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The fourth Commoner Letter comes from Richard Bookman, the Vice Provost for Research and Executive Dean for Research and Research Training at the University of Miami. In the letter of support below, Prof. Bookman champions open science and the innovation made possible through the sharing of scientific research.
Because this edition of the Commoner Letter is dedicated to Science Commons and advocates for the innovation made possible through open science, we decided it was important to release Science Commons’ inaugural informational video by renowned director Jesse Dylan, the director responsible for the Emmy- award winning “Yes We Can” Barack Obama campaign video with will.i.am concurrently.
I’m ecstatic to bring you these two testaments of support for Science Commons and Creative Commons. We’re proud to have Prof. Bookman and Jesse Dylan’s support and hope you will consider joining them in supporting Creative Commons.
Dear Creative Commoner,
I’m Richard Bookman, the University of Miami’s vice provost for research, executive dean for research and research training at UM’s Miller School of Medicine, and a neuroscientist. As vice provost, I am the chief research officer for the University of Miami and I support the research efforts of our faculty through coordination of research activities across our 5 campuses and 12 schools and colleges. At the Miller School, I am responsible for nurturing and growing the research enterprise, promoting inter-departmental and inter-school research efforts, and overseeing research administration.
I’m writing today to urge your support for Creative Commons – and to tell you a little about how I’m working with CC.
CC came to me via the iPhone, when I downloaded a TED talk by Larry Lessig and started learning about the issues behind CC. Soon after that, I got involved with John Wilbanks and the Science Commons project as part of my work on the Florida CURED Council and the Florida Biomedical Research Programs. We put together a state-wide conference with Science Commons earlier this year where we focused on the connection between open licensing, open innovation, and the life sciences. It was a great day, and hopefully the start of a long collaboration with Science Commons.
I hope to grow that connection in 2009 to explore how Florida can begin to take the lead in open science – because the principles of “Some Rights Reserved” make an enormous amount of sense to me as a life scientist, as well as a university research leader. Furthermore, our discussions have persuaded me that the tools and ideas behind CC/SC represent an important stimulus to the business community to develop new business models that reflect and leverage off a networked scientific community.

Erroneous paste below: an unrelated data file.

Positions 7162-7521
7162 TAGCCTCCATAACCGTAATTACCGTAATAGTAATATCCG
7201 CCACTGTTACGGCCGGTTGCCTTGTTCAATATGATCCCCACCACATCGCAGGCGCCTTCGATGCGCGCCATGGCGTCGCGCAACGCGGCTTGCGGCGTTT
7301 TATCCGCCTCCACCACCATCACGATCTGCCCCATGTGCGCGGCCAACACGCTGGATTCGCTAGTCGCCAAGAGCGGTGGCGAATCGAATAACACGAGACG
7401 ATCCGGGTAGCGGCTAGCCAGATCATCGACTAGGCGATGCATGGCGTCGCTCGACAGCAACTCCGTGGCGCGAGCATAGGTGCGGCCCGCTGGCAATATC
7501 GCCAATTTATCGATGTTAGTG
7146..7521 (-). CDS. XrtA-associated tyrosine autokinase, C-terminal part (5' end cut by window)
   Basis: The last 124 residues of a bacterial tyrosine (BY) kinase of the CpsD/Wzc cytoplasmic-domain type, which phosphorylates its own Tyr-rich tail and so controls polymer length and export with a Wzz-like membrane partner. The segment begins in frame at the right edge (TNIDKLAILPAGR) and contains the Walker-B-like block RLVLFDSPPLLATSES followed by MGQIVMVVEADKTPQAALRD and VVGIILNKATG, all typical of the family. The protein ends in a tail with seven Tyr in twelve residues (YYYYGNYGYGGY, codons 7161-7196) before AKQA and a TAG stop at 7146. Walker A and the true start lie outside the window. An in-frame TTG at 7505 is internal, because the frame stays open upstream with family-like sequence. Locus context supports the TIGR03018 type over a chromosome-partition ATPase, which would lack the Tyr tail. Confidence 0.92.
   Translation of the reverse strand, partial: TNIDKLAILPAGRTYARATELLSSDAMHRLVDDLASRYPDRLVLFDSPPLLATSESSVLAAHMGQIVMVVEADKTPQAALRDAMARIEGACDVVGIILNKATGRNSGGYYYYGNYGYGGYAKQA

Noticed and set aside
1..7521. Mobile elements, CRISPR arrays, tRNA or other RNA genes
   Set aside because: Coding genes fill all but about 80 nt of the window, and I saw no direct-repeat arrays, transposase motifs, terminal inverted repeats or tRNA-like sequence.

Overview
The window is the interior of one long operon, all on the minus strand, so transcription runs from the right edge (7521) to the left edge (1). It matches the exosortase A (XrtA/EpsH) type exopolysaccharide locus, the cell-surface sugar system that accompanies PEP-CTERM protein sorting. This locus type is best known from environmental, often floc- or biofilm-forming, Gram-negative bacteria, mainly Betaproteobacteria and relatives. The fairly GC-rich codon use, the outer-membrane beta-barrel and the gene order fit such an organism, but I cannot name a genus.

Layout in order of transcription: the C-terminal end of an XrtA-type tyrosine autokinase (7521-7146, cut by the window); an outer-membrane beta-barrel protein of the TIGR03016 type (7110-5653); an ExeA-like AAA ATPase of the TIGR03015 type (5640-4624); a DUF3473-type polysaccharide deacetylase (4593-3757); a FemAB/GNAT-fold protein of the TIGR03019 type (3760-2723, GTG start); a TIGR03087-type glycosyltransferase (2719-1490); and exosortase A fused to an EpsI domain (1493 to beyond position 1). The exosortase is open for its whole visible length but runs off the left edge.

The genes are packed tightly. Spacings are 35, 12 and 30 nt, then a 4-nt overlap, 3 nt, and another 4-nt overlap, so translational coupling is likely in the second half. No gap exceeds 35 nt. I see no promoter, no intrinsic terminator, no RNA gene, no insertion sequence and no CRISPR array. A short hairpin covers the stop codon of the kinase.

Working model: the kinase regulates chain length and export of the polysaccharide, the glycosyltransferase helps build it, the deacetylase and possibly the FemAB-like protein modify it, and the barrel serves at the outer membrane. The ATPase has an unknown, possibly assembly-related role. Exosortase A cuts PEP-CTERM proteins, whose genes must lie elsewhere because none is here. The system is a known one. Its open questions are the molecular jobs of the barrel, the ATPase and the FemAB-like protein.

We need to find ways to make sharing research results and tools easy, trackable, and useable by scientists on a day-to-day basis. Science Commons is working on these problems in a way that few other projects contemplate: they don’t write papers, they release “running code” like contracts for sharing biological materials and open contracts for biological tools like stem cells and genetically modified mice.
The Science Commons project sits in an odd place from a funding perspective. Most science grants go to faculty at university laboratories who write scholarly papers, or create patentable technologies, and not to legal projects. But most funding agencies that support legal research don’t want to fund science-oriented projects! So the folks at SC have to work harder than most to stay funded.
I support SC/CC because I think it’s the right approach at the right time. It’s vital that we as a community support the organization – the interstitial nature of what gets done at CC makes it harder than many might think to raise money, which can leave the most important work dying for lack of funds.
I hope everyone in the community can dig deep and support CC during this campaign. When you support CC, whether because of the cultural work, or the education work, or the science work, you’re supporting an organization that is much more than contracts and websites and videos. You’re supporting an umbrella organization working around the world that lives and breathes the “some rights reserved” philosophy.
Richard J. Bookman, Ph.D.Posted 08 December 2008